I have written several articles about Pensions following the dramatic changes Pensions Freedoms have made. To recap personal pensions are now much more simple, and very flexible long-term savings accounts. The only limitation for most is that they can’t currently be accessed until age 55, but if you could access it earlier you might end up with no pension!
Tax relief is given on contributions at your marginal rate of tax, for high earners this is simply too attractive to miss, and for basic rate taxpayers, there are still long-term advantages. Pension funds accumulate free of capital gains or income tax, 25% of the total fund can be accessed tax-free, the balance is taxed as income when you draw it, but most should be earning less in retirement so the income tax due on it should be less than the tax reliefs given. In addition, pensions are normally free of inheritance tax. If you run your own business and your business pays your pension contribution this is normally all set off against corporation tax as well, so you can extract money from your business into your own pension account free of corporation tax, income tax and national insurance. If you are happy to tie the money up to age 55 it really is a ’no-brainer’ mathematically.
Remember that after 55 (57 after 2028) you can access as much of your pension as you wish and when you wish. You can use the 25% tax-free part as ‘income’ and draw it down without any tax until it is exhausted, and you could draw up to your income tax allowance from the taxed part of the pension if you don’t exceed the allowance this will also be free of income tax. Pensions now really are just too good to miss out on, especially if you are a higher rate or additional rate taxpayer.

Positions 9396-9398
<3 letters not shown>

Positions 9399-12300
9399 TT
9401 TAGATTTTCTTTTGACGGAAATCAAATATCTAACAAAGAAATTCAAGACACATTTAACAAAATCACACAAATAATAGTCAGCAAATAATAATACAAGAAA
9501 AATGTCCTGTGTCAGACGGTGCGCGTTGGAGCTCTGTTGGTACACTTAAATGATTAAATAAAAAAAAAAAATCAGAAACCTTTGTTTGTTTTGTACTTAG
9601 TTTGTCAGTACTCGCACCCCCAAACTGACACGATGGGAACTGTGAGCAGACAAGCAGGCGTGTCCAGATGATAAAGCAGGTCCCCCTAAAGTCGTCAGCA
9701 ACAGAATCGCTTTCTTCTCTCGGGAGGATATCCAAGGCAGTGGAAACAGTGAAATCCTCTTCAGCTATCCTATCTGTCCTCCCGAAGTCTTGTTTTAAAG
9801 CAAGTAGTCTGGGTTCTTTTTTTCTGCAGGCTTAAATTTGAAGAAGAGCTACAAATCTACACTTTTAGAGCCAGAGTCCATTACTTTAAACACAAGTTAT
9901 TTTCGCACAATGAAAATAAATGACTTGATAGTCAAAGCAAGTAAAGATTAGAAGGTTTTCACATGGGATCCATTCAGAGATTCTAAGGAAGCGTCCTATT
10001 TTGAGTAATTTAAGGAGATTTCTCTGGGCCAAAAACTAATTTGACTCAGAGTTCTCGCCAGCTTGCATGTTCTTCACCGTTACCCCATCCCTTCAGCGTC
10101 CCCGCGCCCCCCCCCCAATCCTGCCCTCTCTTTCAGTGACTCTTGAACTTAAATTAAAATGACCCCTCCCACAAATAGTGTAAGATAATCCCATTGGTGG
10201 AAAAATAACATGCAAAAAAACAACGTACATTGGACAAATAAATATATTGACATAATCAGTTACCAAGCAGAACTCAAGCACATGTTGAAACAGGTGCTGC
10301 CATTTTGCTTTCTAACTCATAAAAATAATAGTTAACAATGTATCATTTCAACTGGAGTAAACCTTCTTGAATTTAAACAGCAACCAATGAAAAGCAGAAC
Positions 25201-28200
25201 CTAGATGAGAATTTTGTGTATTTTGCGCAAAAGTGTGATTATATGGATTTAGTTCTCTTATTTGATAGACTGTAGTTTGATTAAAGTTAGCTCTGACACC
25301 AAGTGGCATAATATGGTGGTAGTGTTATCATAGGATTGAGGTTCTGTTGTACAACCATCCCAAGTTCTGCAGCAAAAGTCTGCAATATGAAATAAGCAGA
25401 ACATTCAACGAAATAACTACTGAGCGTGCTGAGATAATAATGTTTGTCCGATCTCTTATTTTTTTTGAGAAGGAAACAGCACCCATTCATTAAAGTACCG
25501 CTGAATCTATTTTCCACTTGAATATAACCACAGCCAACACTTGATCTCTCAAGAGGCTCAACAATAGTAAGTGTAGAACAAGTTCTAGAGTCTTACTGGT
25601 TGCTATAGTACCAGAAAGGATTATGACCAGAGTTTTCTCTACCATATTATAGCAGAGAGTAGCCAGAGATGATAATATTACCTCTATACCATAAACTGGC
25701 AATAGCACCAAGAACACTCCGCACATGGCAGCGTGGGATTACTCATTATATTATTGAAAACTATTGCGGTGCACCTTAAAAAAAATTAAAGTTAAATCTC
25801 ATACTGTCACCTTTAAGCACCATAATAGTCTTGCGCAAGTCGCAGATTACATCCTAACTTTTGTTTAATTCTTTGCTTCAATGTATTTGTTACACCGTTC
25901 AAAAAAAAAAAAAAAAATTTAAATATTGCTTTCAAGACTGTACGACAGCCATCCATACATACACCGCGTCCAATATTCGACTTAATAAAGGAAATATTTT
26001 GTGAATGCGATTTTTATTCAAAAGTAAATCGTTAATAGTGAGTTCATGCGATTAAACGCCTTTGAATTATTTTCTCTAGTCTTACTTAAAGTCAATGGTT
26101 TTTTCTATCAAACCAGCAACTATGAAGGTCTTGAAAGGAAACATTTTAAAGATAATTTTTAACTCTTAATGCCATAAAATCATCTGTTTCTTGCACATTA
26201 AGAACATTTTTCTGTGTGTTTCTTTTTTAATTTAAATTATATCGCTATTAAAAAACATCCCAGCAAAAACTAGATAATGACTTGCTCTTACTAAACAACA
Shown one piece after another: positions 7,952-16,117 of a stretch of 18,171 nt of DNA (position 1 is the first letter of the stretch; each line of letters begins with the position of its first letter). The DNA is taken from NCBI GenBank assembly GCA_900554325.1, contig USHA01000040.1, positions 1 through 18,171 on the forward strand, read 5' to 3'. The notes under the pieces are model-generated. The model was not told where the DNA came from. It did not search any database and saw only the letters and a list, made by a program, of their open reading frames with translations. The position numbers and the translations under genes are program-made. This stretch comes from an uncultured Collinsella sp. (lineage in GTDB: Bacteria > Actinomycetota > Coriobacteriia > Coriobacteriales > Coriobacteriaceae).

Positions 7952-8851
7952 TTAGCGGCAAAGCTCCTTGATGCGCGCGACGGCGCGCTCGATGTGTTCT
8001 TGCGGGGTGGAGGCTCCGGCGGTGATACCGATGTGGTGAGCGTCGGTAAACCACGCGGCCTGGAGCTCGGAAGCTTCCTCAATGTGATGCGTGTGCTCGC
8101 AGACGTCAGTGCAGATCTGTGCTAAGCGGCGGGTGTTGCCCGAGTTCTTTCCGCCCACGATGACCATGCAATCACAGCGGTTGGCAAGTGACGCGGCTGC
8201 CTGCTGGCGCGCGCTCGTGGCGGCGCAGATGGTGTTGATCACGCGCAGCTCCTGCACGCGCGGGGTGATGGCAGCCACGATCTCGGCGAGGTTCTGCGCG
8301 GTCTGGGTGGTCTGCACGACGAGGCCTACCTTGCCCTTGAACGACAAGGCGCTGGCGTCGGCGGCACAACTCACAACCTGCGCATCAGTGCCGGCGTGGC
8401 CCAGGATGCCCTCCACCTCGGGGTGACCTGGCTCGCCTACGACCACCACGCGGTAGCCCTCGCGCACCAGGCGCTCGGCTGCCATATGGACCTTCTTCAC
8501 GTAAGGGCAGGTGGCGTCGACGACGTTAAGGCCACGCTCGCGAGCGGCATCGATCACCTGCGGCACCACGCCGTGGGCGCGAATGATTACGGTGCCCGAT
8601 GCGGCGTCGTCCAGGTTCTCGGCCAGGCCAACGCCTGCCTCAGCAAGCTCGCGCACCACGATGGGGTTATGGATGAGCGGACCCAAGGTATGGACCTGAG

There is some confusion in the savings market, however, as a Lifetime ISA broadly replicates a pension for basic rate taxpayers. There is no tax relief on contributions, but the entire fund can be withdrawn without income tax and you can access them earlier than a pension. They are subject to certain limitations, but they do make sense as a form of long-term savings.
However, things may be about to change. The Government are looking to raise more money and are unlikely to want to borrow further. As economic growth is somewhat slow at the moment it is almost certain they will raise it from taxation but will want to limit direct tax increases so tax-preferred savings may well be in for a change. In fact, the Treasury Committee has very recently suggested simplifying the savings market by scrapping Lifetime ISA’s and limiting the attractiveness of personal pensions as they spend £billions on tax reliefs, mainly for higher earners.
At the moment you can pay up to £40,000 a year into your pension if all your earnings total less than £150,000 per year and get tax relief at your marginal rates. The Treasury Committee are also proposing to reduce the £40,000 and to have a flat rate of income tax relief, (maybe 25%?).
This will be fairer to lower earners as they will have an increase in tax relief and should encourage more to save, yet 25% tax relief is still attractive enough for higher earners to want to continue saving for later life, albeit with less available allowance if the £40,000 is reduced.
Currently, if you have not used your full pension allowance you can claim it back for three previous years, so potentially you could pay £160,000 in this year if you have made no pension funding. This facility could also be reined in by either limiting the years or limiting the carry forward amount to whatever the new reduced annual limit may become. Or by scrapping it all together!
This proposal, or similar have been kicked around for some while now and look increasingly likely, as they are getting more support within the Government.
So if you have any spare cash to invest to age 55, especially if you run your own business and are sitting on more cash than you need to trade and are limiting your drawings to reduce income tax, now may be an opportunity to extract money from your business more tax efficiently than any other method. Don’t wait until the Autumn statement if this is the case, seek advice or this massive tax saving opportunity may well be lost.
Martin Lamb – Joseph Lamb